to make a temporary backrest.
Wire Runs: Other boats do it better I’m sure, but I’ve been relatively pleased with the easy access to wire runs inside the boat. Outside the boat for our solar panels
was a bit of a different story, but overall we’ve been able to figure out how to get our wires run.
Power: We chose to upgrade to the 55hp Volvos and we’re glad we did. They give us lots of power and with the Flexofold props that we had Uchimata install, we’ve felt pretty comfortable maneuvering the boat around the dock
, even in decent winds. As an added plus, there is a decent amount of space in the engine
compartments so getting down there to work on things hasn’t required me to do my best Russian gymnast impression.
: Four of the five boats in Amy’s fleet had Raymarine electronics
, so we had a pretty good familiarity with them, but the system we installed on Starry Horizons works very well. Our plotter had it’s own wifi
network and we could connect our iphones/ipads and see/control the system. This led to much greater peace of mind when you could wake up, check your iphone
and see how things were going. And our autopilot
worked flawlessly during the crossing.
: Another custom thing we had Uchimata install, but our Vesper AIS
was a godsend during our passages. In fact we liked it so much that I now say it should be on someone’s “must install” list if they want to go cruising.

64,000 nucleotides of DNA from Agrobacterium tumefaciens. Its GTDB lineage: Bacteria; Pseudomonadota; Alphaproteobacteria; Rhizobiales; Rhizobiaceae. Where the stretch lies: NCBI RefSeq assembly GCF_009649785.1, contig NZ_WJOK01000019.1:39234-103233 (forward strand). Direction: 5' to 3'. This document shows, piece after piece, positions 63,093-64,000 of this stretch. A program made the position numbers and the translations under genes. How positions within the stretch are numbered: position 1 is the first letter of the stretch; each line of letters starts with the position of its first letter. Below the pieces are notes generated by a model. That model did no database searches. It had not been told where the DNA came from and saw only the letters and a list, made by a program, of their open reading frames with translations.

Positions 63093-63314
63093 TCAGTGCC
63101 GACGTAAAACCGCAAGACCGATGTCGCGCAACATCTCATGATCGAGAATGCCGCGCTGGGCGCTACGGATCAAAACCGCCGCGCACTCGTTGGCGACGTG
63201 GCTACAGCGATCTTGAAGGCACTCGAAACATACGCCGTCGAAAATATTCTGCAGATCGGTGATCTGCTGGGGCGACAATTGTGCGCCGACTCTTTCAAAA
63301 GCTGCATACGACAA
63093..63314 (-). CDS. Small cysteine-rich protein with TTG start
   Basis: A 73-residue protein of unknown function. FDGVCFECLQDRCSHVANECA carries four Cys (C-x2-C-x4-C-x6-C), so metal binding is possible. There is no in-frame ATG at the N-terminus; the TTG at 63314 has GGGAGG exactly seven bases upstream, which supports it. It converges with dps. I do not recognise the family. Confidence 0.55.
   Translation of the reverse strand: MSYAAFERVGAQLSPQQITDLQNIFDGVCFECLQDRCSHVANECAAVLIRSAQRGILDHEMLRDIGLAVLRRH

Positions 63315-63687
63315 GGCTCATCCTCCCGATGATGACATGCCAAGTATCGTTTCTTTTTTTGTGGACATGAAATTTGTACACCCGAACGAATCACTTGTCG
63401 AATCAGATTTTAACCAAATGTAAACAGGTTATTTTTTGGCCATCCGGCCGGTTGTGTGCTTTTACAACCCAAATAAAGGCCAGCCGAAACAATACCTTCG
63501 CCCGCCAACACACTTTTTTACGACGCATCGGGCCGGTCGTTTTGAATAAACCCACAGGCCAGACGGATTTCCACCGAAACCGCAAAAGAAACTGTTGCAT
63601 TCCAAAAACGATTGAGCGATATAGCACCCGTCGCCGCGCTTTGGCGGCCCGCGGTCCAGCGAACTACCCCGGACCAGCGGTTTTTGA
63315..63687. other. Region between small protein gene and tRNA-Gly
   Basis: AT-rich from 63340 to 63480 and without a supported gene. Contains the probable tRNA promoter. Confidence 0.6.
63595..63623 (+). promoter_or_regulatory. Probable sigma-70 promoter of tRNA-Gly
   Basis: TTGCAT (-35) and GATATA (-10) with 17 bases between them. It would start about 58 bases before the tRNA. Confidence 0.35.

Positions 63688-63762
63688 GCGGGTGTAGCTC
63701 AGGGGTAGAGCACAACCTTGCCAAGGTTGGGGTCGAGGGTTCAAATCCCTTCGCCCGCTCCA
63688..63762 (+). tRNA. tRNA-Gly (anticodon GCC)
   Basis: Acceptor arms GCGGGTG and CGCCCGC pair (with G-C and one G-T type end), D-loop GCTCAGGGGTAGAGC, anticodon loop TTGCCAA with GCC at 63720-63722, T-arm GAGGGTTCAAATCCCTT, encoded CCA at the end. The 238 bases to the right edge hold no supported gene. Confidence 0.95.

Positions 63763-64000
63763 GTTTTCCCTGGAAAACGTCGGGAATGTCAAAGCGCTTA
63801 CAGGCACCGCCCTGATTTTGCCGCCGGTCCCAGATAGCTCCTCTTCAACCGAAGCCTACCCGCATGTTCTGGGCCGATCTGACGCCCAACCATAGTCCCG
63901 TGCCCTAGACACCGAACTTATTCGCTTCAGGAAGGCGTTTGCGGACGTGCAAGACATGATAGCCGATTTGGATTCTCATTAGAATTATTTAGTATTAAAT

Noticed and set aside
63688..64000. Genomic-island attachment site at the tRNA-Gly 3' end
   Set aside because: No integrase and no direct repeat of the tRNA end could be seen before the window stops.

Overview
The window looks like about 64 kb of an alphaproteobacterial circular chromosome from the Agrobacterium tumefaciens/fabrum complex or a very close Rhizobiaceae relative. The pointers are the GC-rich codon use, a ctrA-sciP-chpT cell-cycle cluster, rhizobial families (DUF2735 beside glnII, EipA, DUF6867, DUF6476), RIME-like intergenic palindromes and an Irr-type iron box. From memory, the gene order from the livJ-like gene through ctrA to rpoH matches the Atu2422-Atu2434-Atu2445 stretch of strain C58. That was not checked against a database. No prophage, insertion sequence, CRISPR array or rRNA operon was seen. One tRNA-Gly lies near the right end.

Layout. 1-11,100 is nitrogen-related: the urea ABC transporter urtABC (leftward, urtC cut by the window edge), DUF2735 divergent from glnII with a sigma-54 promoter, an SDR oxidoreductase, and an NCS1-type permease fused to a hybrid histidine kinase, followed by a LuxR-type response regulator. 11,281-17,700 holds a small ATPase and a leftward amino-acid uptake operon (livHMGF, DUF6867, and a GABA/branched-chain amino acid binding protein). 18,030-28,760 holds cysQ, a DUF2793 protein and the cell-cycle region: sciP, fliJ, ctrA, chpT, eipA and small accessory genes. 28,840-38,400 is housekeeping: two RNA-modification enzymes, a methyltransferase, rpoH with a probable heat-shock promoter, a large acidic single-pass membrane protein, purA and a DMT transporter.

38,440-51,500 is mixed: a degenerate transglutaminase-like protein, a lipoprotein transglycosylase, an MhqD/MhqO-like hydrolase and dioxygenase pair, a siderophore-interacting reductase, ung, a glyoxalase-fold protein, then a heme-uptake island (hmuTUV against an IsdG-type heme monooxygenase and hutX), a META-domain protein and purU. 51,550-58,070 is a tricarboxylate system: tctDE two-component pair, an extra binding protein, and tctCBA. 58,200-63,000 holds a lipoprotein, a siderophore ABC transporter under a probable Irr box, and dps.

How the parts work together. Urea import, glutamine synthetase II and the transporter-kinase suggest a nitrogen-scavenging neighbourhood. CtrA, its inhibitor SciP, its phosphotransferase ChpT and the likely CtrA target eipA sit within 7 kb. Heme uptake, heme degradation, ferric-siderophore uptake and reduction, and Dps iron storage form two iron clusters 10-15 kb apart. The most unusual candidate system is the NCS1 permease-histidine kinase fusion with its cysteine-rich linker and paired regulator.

Quality: In general, the quality of the important equipment
from the factory is good. We have a Victron inverter/charger, Volvo
engines, Onan Generator
, and CruisAir
Air Conditioners all from the factory. If we were building the boat ourselves, it’d be tough to do much better.
Her Looks: Superficial? Probably, but I don’t care. I still think the Helia is one of the best looking cats out there.
Things I Don’t Love
: FP raised the davits
from the first Helias to ours, but in my opinion, they’re still not high enough. We took our outboard
off and stored it in the generator
locker so we could try and pull the dinghy
as high as we could but waves still touched the bottom of the dinghy! We are reworking the bridle
for our dinghy so that we’ll be able to pull it even higher and hopefully keep the outboard
on as well, but a better davit design would make all that work unnecessary.
Bridgedeck Clearance: One of the biggest surprises for us was how much slamming and wave slapping we experienced. Slapping against the hulls is a bit easier to understand, but the amount of slamming was unpleasant and unexpected. Starry Horizons is well equipped (meaning heavy!) but this was disappointing.